Dune Core Modules (unstable)

Virtual Refinement

Please have a look on the non-virtual Refinement documentation.


Refinement can only be used when you know the geometryType of your entities at compile time. You could circumvent this by using a switch(geometryType), but each case would look very much the same. If you have many such switch() statements, or each case contains lots of code, or you simply have many possible geometryTypes, this can be quiet annoying.

VirtualRefinement does all of this switch() statements for you. It defines a common virtual base class per dimension, and derives one class for each geometryType and coerceTo from that class. The derived classes simply wrap the non-virtual classes from Refinement. This makes it possible to treat each geometryType (of a given dimension) the same, and thus eliminates the many repetitions of lots of code.

But the case statements are not totally gone yet. VirtualRefinement does these statements once and for all by wrapping them into the buildRefinement() function.

The user Interface

The VirtualRefinement class

VirtualRefinement is not a set of unrelated specialisations of the same template class. VirtualRefinement is a base class with several virtual methods, which are overloaded by the concrete VirtualRefinement implementation classes. Each implementation class wraps one of the non-virtual Refinement classes.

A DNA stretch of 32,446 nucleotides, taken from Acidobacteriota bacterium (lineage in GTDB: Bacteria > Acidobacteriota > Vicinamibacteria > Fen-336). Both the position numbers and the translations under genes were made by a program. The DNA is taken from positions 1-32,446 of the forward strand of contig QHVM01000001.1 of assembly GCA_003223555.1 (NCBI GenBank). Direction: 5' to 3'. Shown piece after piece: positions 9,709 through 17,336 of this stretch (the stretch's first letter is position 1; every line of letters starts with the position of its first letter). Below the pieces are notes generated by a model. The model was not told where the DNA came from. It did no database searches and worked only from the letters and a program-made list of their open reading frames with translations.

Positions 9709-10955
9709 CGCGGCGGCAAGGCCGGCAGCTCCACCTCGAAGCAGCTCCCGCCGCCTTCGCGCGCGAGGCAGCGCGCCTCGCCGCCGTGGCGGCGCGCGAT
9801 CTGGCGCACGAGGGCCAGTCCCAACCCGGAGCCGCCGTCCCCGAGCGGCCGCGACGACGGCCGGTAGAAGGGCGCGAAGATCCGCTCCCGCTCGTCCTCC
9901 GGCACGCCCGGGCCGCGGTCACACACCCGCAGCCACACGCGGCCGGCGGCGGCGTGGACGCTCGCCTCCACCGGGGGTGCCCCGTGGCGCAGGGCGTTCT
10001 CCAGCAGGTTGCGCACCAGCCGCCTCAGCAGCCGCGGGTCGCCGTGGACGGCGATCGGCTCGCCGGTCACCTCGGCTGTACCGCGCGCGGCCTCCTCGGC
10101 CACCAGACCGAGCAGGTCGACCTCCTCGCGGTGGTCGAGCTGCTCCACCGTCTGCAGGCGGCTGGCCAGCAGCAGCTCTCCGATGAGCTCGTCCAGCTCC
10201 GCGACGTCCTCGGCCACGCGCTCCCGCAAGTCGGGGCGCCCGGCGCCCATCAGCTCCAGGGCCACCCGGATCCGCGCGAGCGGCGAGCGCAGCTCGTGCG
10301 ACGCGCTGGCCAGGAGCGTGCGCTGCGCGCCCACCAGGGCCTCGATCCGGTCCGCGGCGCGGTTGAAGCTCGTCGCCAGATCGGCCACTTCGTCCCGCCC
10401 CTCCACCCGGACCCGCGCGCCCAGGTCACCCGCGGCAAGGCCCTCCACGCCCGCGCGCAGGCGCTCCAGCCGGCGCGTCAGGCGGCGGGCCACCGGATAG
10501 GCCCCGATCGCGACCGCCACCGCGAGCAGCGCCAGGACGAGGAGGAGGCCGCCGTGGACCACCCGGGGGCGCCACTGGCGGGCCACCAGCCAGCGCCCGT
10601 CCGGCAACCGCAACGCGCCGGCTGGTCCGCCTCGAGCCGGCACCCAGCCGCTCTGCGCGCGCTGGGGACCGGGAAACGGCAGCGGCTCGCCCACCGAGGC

The user interface is modelled closely after the Refinement interface. The main differences are:

  • VirtualRefinement is not a static class, but a singleton. Thus each VirtualRefinement implementation has to be instantiated before use. This is done with the template function buildRefinement (see below).
  • Since the methods of VirtualRefinement are virtual (or use virtual methods themself) they have to be called like
    RefinementIntervals refinementIntervals(int intervals)
    Creates a RefinementIntervals object.
    Definition: base.cc:108
    instead of
  • IndexVector is a std::vector instead of a FieldVector since the number of corners of different geometry types may be different at runtime. The user is responsible to always pass the same coerceTo parameter to buildRefinement() so he always gets the same number of corners.
template<int dimension>
class VirtualRefinement
template<int Codimension>